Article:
Friday, 9 November 2018

Astroturfing Whitehawk's nature reserve

A strange thing happened after we posted our last article about a campaign in Brighton to save a designated nature reserve on Whitehawk Hill from housing development.

All of a sudden, an apparent counter-campaign was announced, declaring that "Whitehawk says yes" to the destruction of the precious green space and its wildlife.

We say "apparent" counter-campaign because, unlike our friends around Whitehawk who are opposing the scheme, it is not at all clear that it has any real community basis. Less grassroots and more astroturf, it would seem.

The "yes" campaign has been announced by a "group" calling itself Brighton YIMBY (Yes In My Backyard  a grammatically inept attempt to come up with the opposite of Not in My Backyard. Or "No in My Backyard" as they presumably call it).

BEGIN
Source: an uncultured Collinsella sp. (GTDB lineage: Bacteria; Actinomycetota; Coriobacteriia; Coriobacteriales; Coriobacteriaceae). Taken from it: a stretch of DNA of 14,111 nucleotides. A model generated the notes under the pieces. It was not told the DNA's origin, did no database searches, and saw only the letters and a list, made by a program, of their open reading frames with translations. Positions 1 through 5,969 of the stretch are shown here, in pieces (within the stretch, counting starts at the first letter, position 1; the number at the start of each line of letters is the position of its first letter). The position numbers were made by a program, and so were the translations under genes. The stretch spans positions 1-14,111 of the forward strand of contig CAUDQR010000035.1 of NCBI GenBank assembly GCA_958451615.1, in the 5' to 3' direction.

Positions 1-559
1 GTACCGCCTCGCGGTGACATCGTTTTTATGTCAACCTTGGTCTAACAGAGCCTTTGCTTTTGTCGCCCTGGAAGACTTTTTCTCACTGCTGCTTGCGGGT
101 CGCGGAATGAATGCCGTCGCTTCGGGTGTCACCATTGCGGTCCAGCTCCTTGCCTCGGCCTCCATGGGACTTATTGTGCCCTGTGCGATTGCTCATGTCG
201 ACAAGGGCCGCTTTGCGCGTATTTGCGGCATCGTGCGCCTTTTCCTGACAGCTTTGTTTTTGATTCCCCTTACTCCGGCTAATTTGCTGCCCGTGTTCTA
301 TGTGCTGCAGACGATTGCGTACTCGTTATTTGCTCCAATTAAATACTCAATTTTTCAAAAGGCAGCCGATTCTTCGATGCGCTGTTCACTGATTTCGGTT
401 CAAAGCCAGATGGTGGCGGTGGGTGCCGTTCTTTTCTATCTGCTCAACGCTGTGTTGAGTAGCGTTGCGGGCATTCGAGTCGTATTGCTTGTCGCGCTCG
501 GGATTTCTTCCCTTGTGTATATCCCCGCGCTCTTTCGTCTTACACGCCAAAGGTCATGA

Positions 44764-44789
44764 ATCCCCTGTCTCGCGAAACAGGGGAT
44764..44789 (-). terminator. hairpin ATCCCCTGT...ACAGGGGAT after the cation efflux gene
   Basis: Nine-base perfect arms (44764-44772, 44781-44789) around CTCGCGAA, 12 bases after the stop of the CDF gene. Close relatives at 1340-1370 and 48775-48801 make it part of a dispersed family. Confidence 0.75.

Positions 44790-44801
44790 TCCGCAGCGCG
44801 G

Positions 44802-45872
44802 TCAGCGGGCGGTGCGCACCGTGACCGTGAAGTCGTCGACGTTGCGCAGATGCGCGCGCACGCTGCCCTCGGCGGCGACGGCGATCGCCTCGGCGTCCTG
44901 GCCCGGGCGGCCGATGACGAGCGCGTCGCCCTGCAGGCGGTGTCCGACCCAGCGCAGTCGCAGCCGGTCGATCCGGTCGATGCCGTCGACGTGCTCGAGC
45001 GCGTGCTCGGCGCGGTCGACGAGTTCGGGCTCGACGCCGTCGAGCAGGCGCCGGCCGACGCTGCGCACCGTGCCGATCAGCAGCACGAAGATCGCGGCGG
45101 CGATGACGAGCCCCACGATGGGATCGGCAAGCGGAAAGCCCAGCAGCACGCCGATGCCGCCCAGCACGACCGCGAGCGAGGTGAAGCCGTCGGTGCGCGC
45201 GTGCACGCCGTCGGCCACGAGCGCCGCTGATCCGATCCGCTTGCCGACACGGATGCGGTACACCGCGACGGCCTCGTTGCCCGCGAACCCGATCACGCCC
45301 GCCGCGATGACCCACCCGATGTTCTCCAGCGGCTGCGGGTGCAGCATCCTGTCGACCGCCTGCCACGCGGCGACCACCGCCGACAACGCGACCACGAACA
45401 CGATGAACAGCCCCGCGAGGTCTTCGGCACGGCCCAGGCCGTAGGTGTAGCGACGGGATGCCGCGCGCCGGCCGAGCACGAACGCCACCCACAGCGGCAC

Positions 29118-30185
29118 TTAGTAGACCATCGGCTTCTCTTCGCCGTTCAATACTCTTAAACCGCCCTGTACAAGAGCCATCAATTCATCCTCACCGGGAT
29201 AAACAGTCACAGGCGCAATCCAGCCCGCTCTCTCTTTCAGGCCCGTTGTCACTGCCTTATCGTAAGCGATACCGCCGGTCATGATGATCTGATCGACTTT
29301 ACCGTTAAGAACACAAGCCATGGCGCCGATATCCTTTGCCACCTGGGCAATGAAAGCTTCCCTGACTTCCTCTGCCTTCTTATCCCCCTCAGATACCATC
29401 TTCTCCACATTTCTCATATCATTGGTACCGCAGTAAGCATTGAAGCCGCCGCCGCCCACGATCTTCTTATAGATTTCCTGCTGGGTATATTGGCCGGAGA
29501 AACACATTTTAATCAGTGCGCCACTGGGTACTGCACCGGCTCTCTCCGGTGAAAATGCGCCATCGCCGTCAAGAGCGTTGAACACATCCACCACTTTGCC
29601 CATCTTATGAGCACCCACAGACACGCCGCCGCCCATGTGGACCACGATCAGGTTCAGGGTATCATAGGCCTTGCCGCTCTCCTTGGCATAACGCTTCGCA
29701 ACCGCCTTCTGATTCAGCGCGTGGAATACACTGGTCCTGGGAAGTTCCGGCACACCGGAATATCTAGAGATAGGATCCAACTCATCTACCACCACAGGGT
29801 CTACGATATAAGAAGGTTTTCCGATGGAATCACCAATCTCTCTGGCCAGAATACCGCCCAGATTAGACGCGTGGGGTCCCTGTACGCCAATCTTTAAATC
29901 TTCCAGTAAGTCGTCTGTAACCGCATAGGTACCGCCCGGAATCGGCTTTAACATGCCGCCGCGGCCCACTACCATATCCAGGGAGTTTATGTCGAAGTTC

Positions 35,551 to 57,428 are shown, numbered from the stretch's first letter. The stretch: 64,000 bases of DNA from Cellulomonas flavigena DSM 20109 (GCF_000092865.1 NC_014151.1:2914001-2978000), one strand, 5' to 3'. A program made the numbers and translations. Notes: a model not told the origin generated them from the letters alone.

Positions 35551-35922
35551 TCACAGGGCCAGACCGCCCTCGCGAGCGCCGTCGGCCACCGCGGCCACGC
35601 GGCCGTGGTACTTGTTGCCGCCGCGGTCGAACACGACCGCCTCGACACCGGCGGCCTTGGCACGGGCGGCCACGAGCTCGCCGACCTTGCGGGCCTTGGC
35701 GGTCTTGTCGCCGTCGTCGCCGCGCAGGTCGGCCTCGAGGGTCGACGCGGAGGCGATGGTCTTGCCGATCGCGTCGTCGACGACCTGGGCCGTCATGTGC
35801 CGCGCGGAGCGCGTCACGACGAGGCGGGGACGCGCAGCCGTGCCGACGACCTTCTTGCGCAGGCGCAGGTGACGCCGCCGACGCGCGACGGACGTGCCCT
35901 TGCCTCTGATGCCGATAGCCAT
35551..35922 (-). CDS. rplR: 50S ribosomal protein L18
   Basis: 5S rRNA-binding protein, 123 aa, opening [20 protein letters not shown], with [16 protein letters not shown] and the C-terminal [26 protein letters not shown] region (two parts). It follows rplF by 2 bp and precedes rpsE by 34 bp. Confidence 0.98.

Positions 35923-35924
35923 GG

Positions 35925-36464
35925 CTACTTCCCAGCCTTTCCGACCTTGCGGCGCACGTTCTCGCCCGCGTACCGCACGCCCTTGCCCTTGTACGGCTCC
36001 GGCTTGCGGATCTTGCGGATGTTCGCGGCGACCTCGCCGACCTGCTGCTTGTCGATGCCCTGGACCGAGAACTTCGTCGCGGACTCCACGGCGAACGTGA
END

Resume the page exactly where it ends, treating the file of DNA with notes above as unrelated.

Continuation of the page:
They have a Facebook group with no fewer than 17 members and on Twitter they have a mighty army of 107 followers.

Sadly for their credibility, very few of these seem to have anything to do with Brighton. Admittedly, @BrightonNimby are followed by a local renters' union (@ACORN_Brighton). But the support of @kooksbrighton, Kooks restaurant, and  ‏@gastrobrighton, a writer specialising in "Brighton's gastro scene", seem somehow less relevant to the cause...

We could find just three other followers who say they are from Brighton.

The first of these is Jonny Anstead (@JonnyAnstead). He declares: "I build homes with TOWN (@wetweettown) and live in Brighton". TOWN is a London-based development company, which is itself also one of the select band of @BrightonNimby's Twitter followers.

The second is Brighton resident Nick Jacob (@nickNJjacob) who works for GlobalCapital magazine.